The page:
This article was published on November 16th, 2021
Anyone that thought that Lil Nas X was bound to the category of one-hit wonder back in 2019 with the song ‘Old Town Road’ is definitely singing a different tune. As the longest running #1 song in the history of the Billboard Hot 100 charts, the then teenager took the country music heavyweights by storm, forcing them to not only embrace a Black man at the forefront of the genre, but also music that did not fit seamlessly into their traditional programming.
Fast forward to 2021, through a string of publicity appearances, public statements, COVID, and coming out, and Lil Nas X has become to defacto trailblazer for the LGBTQ+ community in the pop world. And?
He’s just getting started.
Lil Nas (government name, Montero Lamar Hill) made headlines when he came out, particularly after straddling country and then daring to dive into the historically homophobic genre of hip hop. Undeterred by the naysayers and industry pundits, Lil Nas came out full throttle with the release ‘Montero (Call Me By Your Name)’, a song rife with suggestive lyrics, an even spicier video (in it, he gives Satan a lap dance), and a message that had the internet and mainstream media buzzing for more than just two news cycles.
Before the music industry could catch its collective breath, he was back at it with ‘Industry Baby’, complete with a coterie of nude male dancers in a shower, and a Saturday Night Live debut that even had Janet Jackson dropping her jaw after his wardrobe malfunction. Then, as the gay cherry on top, he kissed one of his male dancers full on the mouth at this year’s BET Awards.
All that and barely 22 years old.
The Changing Sonic Landscape Has Been Forced to Accept LGBTQ+ Performers
Gone are the days when only a handful of artists were known as part of the LGBTQ+ community. From Frank Ocean and Azealia Banks, Tyler the Creator and Janelle Monáe, there are plenty of artists in the rap and R&B genres that have embraced the queer community or are openly gay or bisexual. But it is Nas that has made the most direct impact, comparable to icons before him like Elton John, David Bowie, or even Madonna. Says John:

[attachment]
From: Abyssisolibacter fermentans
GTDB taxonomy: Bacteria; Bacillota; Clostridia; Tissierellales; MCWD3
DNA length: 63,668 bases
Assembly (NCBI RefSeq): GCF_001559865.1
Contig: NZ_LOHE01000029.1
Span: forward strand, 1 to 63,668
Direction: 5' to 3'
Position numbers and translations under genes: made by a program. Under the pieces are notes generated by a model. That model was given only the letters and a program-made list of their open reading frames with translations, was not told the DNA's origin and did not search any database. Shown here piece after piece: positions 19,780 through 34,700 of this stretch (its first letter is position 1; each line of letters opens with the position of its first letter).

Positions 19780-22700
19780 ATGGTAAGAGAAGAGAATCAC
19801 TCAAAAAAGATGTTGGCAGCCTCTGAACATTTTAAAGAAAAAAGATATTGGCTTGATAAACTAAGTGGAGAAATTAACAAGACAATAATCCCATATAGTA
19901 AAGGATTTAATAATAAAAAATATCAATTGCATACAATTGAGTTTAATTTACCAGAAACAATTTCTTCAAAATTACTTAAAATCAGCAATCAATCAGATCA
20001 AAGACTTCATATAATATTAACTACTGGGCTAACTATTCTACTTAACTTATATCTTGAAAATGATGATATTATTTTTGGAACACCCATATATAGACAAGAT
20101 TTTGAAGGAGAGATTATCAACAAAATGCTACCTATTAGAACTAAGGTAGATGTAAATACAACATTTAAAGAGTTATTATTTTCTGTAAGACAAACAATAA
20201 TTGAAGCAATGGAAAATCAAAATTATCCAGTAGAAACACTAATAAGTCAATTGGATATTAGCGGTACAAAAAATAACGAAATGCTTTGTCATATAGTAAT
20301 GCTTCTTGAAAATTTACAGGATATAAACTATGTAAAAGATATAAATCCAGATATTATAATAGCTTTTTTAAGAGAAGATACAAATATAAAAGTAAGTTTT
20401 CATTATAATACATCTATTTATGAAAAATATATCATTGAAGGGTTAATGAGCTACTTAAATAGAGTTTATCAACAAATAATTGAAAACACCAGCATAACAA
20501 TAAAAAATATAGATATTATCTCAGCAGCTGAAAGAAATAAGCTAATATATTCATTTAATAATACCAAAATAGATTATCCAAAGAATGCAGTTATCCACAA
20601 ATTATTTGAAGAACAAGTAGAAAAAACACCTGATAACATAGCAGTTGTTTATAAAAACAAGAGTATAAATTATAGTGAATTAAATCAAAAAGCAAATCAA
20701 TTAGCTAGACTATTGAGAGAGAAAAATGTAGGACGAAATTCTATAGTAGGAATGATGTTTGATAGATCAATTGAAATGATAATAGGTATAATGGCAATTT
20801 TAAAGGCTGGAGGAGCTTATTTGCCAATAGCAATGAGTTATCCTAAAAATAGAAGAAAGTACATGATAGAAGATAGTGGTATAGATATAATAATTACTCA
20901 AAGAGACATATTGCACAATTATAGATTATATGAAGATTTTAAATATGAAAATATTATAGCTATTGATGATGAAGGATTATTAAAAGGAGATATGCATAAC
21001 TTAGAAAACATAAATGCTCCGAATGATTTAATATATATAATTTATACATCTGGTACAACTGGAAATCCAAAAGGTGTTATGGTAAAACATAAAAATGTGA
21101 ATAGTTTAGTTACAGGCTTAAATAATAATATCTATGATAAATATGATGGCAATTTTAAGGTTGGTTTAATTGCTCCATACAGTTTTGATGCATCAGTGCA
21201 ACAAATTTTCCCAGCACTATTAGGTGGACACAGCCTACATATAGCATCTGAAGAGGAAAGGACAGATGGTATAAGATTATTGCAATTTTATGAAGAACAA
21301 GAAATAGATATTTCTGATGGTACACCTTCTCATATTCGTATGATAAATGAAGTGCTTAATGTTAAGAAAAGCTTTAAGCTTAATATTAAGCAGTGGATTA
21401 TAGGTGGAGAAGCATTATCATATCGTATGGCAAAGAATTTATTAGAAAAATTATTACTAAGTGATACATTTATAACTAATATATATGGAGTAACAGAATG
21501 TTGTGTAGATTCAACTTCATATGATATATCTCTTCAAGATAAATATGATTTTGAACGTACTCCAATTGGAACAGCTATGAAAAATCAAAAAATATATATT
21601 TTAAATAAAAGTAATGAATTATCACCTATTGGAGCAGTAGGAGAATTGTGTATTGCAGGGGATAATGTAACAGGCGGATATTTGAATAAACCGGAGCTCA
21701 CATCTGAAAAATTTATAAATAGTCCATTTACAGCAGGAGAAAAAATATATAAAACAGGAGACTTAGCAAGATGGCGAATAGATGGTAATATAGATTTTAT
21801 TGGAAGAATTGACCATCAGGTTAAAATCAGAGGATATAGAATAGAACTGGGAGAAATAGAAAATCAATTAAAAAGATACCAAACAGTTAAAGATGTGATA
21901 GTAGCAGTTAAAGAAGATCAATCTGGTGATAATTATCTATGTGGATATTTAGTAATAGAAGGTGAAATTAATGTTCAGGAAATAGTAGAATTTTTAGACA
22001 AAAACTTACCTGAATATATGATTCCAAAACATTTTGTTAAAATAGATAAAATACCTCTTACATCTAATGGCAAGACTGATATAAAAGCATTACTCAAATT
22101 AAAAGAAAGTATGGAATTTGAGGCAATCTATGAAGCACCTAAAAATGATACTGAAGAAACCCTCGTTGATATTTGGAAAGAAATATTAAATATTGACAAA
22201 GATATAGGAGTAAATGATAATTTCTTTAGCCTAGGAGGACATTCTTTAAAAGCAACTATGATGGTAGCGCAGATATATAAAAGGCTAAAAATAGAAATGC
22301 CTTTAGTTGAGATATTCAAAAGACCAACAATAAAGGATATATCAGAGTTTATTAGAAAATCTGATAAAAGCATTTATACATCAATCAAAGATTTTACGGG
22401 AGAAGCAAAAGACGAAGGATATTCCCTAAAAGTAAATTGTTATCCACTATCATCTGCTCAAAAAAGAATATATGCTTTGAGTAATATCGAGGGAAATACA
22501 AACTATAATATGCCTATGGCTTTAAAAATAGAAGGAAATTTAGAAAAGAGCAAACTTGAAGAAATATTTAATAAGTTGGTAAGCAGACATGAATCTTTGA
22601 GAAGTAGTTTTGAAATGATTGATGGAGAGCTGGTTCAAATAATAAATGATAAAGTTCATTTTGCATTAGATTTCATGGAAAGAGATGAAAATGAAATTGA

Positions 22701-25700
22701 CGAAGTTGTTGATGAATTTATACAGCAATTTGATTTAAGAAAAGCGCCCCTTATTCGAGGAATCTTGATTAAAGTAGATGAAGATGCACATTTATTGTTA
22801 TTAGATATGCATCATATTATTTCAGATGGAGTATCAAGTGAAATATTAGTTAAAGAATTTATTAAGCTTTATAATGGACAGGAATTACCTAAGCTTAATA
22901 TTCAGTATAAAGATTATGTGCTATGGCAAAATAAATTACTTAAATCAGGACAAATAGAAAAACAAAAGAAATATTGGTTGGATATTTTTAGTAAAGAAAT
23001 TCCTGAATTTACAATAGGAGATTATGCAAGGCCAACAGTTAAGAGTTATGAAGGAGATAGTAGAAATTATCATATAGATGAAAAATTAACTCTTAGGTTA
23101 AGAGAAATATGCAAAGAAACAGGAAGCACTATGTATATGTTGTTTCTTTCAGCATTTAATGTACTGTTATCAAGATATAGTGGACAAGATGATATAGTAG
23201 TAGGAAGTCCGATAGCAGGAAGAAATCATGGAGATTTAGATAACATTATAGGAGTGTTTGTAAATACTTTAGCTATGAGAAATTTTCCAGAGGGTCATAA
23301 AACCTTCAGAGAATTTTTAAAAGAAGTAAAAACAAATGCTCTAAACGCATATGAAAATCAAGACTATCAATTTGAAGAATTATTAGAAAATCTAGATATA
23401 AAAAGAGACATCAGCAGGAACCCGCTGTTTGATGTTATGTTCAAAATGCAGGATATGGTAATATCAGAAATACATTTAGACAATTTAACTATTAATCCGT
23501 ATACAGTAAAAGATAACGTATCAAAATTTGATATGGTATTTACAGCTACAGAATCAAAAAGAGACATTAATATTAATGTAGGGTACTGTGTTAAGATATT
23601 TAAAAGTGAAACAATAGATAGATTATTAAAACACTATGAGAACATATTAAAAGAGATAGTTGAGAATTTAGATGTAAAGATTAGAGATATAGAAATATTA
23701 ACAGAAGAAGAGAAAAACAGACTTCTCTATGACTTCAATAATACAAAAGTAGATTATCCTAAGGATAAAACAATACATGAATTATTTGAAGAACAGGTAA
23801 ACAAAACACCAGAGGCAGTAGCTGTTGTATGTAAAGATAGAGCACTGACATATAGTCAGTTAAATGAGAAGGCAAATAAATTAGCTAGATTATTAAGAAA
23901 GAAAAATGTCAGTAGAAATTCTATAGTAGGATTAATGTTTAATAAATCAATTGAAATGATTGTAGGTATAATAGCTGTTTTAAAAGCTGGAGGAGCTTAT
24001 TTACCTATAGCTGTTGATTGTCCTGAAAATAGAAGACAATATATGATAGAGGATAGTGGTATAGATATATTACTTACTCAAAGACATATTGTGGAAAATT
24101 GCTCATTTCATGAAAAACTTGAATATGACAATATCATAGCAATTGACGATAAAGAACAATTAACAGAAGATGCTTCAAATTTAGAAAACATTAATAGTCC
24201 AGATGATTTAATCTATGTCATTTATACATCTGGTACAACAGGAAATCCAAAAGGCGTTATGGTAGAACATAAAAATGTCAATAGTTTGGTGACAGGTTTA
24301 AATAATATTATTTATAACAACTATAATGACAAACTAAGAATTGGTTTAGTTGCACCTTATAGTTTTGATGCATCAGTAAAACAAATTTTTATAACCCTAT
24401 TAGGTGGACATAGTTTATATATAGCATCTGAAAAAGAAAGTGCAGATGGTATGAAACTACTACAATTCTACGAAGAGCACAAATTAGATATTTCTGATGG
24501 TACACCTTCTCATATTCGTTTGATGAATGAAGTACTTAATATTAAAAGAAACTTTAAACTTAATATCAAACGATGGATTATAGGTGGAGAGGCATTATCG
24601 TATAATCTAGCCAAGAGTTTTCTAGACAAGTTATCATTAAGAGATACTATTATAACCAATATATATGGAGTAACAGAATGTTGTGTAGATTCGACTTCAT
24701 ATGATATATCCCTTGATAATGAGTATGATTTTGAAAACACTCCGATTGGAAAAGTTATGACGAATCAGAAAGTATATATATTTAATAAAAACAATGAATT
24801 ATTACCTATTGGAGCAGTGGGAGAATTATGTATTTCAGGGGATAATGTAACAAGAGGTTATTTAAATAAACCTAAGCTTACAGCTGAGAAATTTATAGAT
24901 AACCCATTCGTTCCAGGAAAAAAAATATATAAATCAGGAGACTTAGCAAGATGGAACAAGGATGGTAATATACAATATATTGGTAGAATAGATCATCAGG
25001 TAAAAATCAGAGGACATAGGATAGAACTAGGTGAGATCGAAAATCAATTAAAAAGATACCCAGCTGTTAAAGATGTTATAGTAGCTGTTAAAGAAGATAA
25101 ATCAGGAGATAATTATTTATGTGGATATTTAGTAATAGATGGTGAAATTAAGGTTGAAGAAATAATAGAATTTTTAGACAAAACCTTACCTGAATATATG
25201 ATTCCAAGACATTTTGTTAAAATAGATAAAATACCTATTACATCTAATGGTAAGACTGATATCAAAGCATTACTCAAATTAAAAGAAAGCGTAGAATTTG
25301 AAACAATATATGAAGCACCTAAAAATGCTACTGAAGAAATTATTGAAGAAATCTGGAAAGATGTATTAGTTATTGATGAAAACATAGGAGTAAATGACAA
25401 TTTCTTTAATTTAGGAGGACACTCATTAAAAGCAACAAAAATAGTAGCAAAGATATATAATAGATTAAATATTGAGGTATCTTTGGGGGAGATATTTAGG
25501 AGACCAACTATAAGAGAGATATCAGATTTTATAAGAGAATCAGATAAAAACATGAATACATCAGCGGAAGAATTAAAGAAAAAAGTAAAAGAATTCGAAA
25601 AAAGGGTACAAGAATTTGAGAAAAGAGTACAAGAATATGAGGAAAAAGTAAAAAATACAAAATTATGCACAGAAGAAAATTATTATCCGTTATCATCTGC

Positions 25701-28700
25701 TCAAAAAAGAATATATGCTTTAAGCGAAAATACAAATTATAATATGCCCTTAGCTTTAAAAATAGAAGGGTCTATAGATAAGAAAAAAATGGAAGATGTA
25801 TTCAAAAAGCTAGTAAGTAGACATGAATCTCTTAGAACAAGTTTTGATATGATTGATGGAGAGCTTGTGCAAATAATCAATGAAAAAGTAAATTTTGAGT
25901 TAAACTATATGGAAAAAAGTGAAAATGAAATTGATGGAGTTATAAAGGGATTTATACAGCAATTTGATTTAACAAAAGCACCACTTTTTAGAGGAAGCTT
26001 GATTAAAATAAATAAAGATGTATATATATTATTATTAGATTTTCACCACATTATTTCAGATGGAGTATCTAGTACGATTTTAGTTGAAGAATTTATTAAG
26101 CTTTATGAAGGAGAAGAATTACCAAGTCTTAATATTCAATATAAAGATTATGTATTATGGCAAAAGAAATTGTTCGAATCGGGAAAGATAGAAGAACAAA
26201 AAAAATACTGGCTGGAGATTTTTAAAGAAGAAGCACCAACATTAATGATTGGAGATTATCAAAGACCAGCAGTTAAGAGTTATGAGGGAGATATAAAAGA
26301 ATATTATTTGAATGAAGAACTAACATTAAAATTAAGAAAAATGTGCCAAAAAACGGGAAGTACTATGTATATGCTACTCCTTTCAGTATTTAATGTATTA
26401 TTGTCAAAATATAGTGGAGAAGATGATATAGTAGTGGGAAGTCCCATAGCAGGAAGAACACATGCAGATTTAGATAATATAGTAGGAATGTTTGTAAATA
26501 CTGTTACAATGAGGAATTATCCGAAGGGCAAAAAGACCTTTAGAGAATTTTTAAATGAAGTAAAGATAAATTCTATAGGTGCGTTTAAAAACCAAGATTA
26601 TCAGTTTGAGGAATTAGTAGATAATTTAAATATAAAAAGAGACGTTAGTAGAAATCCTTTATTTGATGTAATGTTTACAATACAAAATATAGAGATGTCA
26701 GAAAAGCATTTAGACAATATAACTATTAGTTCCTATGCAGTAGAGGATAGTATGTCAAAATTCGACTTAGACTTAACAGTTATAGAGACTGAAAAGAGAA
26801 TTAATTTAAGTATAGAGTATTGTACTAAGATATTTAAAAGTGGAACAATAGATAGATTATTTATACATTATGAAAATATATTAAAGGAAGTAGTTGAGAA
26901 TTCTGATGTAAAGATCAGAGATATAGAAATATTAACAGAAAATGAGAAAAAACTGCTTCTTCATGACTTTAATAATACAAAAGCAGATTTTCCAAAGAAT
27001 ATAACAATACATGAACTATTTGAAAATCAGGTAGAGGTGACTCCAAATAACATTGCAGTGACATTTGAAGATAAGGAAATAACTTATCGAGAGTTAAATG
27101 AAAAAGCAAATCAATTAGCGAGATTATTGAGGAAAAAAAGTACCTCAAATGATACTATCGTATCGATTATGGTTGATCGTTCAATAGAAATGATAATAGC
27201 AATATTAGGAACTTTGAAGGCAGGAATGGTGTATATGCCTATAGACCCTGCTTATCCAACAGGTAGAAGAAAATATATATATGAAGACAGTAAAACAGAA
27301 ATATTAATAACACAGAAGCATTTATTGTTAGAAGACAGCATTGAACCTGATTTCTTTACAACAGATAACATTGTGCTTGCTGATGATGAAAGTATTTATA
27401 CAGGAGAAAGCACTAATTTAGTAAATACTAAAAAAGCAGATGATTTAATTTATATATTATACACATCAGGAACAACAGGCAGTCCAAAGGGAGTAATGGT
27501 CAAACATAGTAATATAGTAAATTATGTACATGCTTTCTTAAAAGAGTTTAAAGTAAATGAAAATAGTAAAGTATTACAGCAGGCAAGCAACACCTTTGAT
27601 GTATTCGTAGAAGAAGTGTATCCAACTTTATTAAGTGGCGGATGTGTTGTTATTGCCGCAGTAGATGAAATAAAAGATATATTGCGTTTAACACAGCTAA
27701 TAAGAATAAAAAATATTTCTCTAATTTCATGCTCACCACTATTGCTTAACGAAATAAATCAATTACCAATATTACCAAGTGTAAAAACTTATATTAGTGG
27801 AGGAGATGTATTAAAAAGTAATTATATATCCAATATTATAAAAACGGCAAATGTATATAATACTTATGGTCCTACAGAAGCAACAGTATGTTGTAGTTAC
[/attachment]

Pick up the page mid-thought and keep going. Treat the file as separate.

“Lil Nas X is a bold and brave provocateur who’s making amazing and inspiring music. He’s pushing the boundaries of urban music by wholeheartedly embracing his sexuality and visually projecting that celebration out into the world. Historically, there has been a lot of homophobia in the hip-hop world. DaBaby’s recent damaging comments about the LGBTQ community and people living with HIV/AIDS clearly demonstrate that there is still so much education and work to be done.”
Emerging Pop Acts with Anticipated Releases
Below, HomoCulture has curated a list of the most anticipated releases that are expected to be released (or have already been released) by LGBTQ+ musicians in 2021.
After her 2017 release MASSEDUCATION, St. Vincent could have gone anywhere sonically, but with her sixth LP, the queer rock pioneer is forging a decidedly different path than her previous efforts. ‘Daddy’s Home’ was produced by hitmaker Jack Antonoff and is regarded as her most accessible release yet. Harkening back to the days of classic soul singers Stevie Wonder and Sly and Family Stone, St. Vincent is taking her fans back to one of the most quintessential eras in music history.
Ardent fans are still waiting for the follow-up to her 2017 LP ‘The Best of Both Worlds’, but they may not have to wait too much longer as ‘Black Girl Magic’ has been announced and the lead single, ‘Not About You’ (featuring Hadiya George) is already gaining traction on the airwaves. The Berlin-based producer and DJ is keeping further details about the album under wraps, but her legion of fans are whet with anticipation.
The boy band has been promising a new album as far back as 2019, even promising two releases in 2020. Fans are still waiting for new content and in 2021, they were treated to a teaser clip that signaled a new release was possibly in the cards. The lead singer of the group, Kevin Abstract, has stated that the forthcoming release will be their last, so it should be worth the wait.
These are just a smattering of LGBTQ+ artists that are making groundbreaking music and changing the status quo in the industry. What albums are you looking forward to this fall and in 2022? Who are your favorite queer artists? Let HomoCulture know in the comments section below.